This document describes Imarc’s standards for writing PHP and SQL. Imarc is a full service web development and design firm with offices near Boston and Silicon Valley.

Important Terms

This document occasionally makes a distinction between library code and project code. Library code is closed or open source libraries that are meant to be reusable components across many projects. Project code is code written for a single specific project.

Environment

Security

All Engineers must understand and implement the best practices around:

For a very detailed guide to web security issues, view the OWASP Security Guide

Third-Party Code

Any Third-Party Code, being framework or library dependencies for any given project, shall only be used or included if it meets the one of the following conditions:

The purpose of this policy is to ensure that Imarc retains all necessary rights to sell, license and distribute any code developed or maintained during the course of business.

Dependency Management

All PHP dependencies are managed by Composer. Get started with Composer by reading their intro documentation. By default, Composer installs all dependencies into a /vendor directory within your project.

To ignore the /vendor directory, the following line should be added to your .gitignore

vendor

Versioning and Tagging

All library code should follow Semantic Versioning.

Given a version number MAJOR.MINOR.PATCH, increment the:
	MAJOR version when you make incompatible API changes,
	MINOR version when you add functionality in a backwards-compatible manner, and
	PATCH version when you make backwards-compatible bug fixes.

Library code versions should be tagged appropriately in Git to work seamlessly with Composer.

Depending on the requirements, project code can be versioned by release, or not at all.

Autoloading

Unless a special autoloader is needed, all autoloaders should follow PSR-4 or PSR-0.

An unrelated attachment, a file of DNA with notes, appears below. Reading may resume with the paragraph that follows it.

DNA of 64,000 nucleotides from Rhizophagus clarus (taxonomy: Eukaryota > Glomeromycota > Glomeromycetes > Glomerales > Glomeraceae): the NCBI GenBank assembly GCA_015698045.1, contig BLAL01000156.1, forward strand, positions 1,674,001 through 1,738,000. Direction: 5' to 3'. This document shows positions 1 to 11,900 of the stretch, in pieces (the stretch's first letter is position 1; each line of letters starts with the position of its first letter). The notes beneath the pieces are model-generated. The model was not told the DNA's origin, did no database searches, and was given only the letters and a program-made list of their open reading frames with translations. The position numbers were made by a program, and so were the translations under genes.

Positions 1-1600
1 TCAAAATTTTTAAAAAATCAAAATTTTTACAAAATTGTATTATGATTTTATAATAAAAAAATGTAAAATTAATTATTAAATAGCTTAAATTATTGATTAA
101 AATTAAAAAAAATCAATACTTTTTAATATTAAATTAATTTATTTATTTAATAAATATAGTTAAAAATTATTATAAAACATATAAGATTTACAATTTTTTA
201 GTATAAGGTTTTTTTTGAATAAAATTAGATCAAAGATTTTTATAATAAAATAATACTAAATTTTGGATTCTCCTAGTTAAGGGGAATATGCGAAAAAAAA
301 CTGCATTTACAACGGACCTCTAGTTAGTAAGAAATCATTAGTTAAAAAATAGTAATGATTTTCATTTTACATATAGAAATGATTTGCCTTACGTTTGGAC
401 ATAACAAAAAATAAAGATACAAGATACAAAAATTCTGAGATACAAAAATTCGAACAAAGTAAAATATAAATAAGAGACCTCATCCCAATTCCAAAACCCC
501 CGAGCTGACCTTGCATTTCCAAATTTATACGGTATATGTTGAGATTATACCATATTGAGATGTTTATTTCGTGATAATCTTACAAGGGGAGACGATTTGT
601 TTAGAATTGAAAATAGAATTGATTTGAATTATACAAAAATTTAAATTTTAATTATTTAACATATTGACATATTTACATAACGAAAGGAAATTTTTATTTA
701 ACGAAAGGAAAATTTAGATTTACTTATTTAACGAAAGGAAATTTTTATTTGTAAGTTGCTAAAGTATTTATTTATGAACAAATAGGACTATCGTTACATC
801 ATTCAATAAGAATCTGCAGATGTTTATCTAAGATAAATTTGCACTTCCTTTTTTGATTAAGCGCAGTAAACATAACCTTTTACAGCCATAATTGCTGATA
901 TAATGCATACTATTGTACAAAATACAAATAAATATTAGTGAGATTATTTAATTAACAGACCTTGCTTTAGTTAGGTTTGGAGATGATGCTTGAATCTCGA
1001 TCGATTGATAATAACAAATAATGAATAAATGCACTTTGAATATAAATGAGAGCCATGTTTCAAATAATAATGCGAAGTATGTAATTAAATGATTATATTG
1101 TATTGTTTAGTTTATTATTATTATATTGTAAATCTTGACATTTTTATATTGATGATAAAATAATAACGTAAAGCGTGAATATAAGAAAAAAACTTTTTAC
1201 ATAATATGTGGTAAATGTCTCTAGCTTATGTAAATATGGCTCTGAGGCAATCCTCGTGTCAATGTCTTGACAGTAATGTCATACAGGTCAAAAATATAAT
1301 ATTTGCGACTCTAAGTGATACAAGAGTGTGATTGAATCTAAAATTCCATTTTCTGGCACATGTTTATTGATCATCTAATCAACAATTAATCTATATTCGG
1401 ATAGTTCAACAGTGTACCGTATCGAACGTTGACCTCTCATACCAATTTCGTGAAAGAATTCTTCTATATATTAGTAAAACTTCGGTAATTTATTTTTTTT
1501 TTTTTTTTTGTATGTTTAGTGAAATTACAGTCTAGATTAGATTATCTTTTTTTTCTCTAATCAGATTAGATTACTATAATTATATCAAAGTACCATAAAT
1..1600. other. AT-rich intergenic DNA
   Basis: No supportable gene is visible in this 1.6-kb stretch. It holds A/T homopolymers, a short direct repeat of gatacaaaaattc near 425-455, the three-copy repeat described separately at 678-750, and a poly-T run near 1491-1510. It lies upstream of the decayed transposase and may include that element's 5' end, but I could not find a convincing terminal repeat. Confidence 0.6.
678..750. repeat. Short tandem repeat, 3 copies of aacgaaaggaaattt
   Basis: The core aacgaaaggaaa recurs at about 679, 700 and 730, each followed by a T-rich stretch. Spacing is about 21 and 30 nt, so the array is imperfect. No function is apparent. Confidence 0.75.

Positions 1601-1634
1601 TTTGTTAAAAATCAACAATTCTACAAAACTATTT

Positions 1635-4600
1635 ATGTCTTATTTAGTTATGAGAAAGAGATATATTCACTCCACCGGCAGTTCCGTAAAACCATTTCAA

The best practice is to use Composer’s built-in autoloader.

Testing

All PHP unit and behavioral tests should be written in PHPUnit or PHPSpec.

All libraries should have full test converage. Project based code should have unit tests for key components, unless requirements specify otherwise.

Coding Style

All PHP style should follow PSR-1 and PSR-2.

Style can be validated and fixed with CodeSniffer. Install CodeSniffer with composer:

composer global require "squizlabs/php_codesniffer=*"

Ensure that your code follows the standards:

phpcs --standard=psr1,psr2 .

Imarc exceptions to PSR standards and specific items that PSR 1 and 2 don’t address can be found below.

Line Breaks

Set your text editor to only use Unix line-break (\n), not Windows (\r\n) or Mac (\r) breaks.

Indenting & Spacing

Use tab character at the beginning of a line. A tab is expected to represent the width of four spaces. For inline spacing, use spaces, not tabs.

if (condition) {
	action(); // indented with one tab
}
$foo      = "bar";    //lined up with spaces
$foo_bar  = "foobar"; //lined up with spaces

Since inline content is lined up with spaces, a mono spaced font is always used when editing code.

Complicated conditions

Complicated condition checking should be performed by assigning boolean values to meaningful variables and should then be combined on a single line for the if statement:

$foo_bar_not_baz = $foo && $foo == $bar && $foo != $baz;
$bar_like_baz = !empty($bar['name']) && $baz['name'] && $bar['name'] == $baz['name'];

if ($foo_bar_not_baz || $bar_like_baz) {
	action1;
}

Complex or Nested Arrays

Complex or nested arrays use the following indention format, noted via the closing parenthesis characters:

$array = [
	'name1' => 'value1',
	'name2' => [
		'subname1' => 'subvalue1',
		'subname2' => 'subvalue2'
	]
];

Code with Markup

If PHP is used for a templating language, follow the same indenting standards. With the exception of PHP tags: after one item opens, the next item is indented.

<ul>
	<?php
	foreach ($users as $user) {
		?>
		<li>
			<?= $user->getName() ?>
		</li>
		<?php
	}
	?>
</ul>

Naming

Class and Namespace Names

Class naming should follow the conventions in PSR-1

Namespaces should ideally be singular and be given a name describing the the project or segment of the project. Namespaces must be in upper camel case.

namespace MyLibraryName\User;

Interface, Trait, and Exception naming

All Interfaces, Traits, and Exceptions should have a suffix representing their type.